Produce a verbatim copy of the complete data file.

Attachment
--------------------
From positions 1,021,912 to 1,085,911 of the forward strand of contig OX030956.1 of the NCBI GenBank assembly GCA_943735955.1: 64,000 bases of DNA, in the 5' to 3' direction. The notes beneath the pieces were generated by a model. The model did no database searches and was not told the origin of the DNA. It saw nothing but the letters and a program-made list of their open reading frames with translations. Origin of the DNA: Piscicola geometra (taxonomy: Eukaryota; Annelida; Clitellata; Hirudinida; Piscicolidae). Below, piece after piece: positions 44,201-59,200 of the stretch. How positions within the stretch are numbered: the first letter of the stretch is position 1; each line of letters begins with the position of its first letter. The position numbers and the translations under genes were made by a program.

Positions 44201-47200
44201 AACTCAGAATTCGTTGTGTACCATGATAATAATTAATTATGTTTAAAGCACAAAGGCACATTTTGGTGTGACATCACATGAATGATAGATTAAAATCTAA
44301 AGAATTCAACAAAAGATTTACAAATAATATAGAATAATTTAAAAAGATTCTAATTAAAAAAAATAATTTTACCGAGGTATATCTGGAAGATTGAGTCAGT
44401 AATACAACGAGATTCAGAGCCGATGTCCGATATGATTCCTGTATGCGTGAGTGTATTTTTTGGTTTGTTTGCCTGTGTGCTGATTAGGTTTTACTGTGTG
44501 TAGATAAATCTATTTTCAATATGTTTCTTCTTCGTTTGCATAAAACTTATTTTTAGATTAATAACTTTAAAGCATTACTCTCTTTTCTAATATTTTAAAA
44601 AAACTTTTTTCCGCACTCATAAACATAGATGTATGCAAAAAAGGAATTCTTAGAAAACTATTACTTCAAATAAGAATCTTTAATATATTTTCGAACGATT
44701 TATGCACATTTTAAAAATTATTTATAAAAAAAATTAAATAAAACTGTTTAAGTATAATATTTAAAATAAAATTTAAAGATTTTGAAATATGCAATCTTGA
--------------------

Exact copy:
From positions 1,021,912 to 1,085,911 of the forward strand of contig OX030956.1 of the NCBI GenBank assembly GCA_943735955.1: 64,000 bases of DNA, in the 5' to 3' direction. The notes beneath the pieces were generated by a model. The model did no database searches and was not told the origin of the DNA. It saw nothing but the letters and a program-made list of their open reading frames with translations. Origin of the DNA: Piscicola geometra (taxonomy: Eukaryota; Annelida; Clitellata; Hirudinida; Piscicolidae). Below, piece after piece: positions 44,201-59,200 of the stretch. How positions within the stretch are numbered: the first letter of the stretch is position 1; each line of letters begins with the position of its first letter. The position numbers and the translations under genes were made by a program.

Positions 44201-47200
44201 AACTCAGAATTCGTTGTGTACCATGATAATAATTAATTATGTTTAAAGCACAAAGGCACATTTTGGTGTGACATCACATGAATGATAGATTAAAATCTAA
44301 AGAATTCAACAAAAGATTTACAAATAATATAGAATAATTTAAAAAGATTCTAATTAAAAAAAATAATTTTACCGAGGTATATCTGGAAGATTGAGTCAGT
44401 AATACAACGAGATTCAGAGCCGATGTCCGATATGATTCCTGTATGCGTGAGTGTATTTTTTGGTTTGTTTGCCTGTGTGCTGATTAGGTTTTACTGTGTG
44501 TAGATAAATCTATTTTCAATATGTTTCTTCTTCGTTTGCATAAAACTTATTTTTAGATTAATAACTTTAAAGCATTACTCTCTTTTCTAATATTTTAAAA
44601 AAACTTTTTTCCGCACTCATAAACATAGATGTATGCAAAAAAGGAATTCTTAGAAAACTATTACTTCAAATAAGAATCTTTAATATATTTTCGAACGATT
44701 TATGCACATTTTAAAAATTATTTATAAAAAAAATTAAATAAAACTGTTTAAGTATAATATTTAAAATAAAATTTAAAGATTTTGAAATATGCAATCTTGA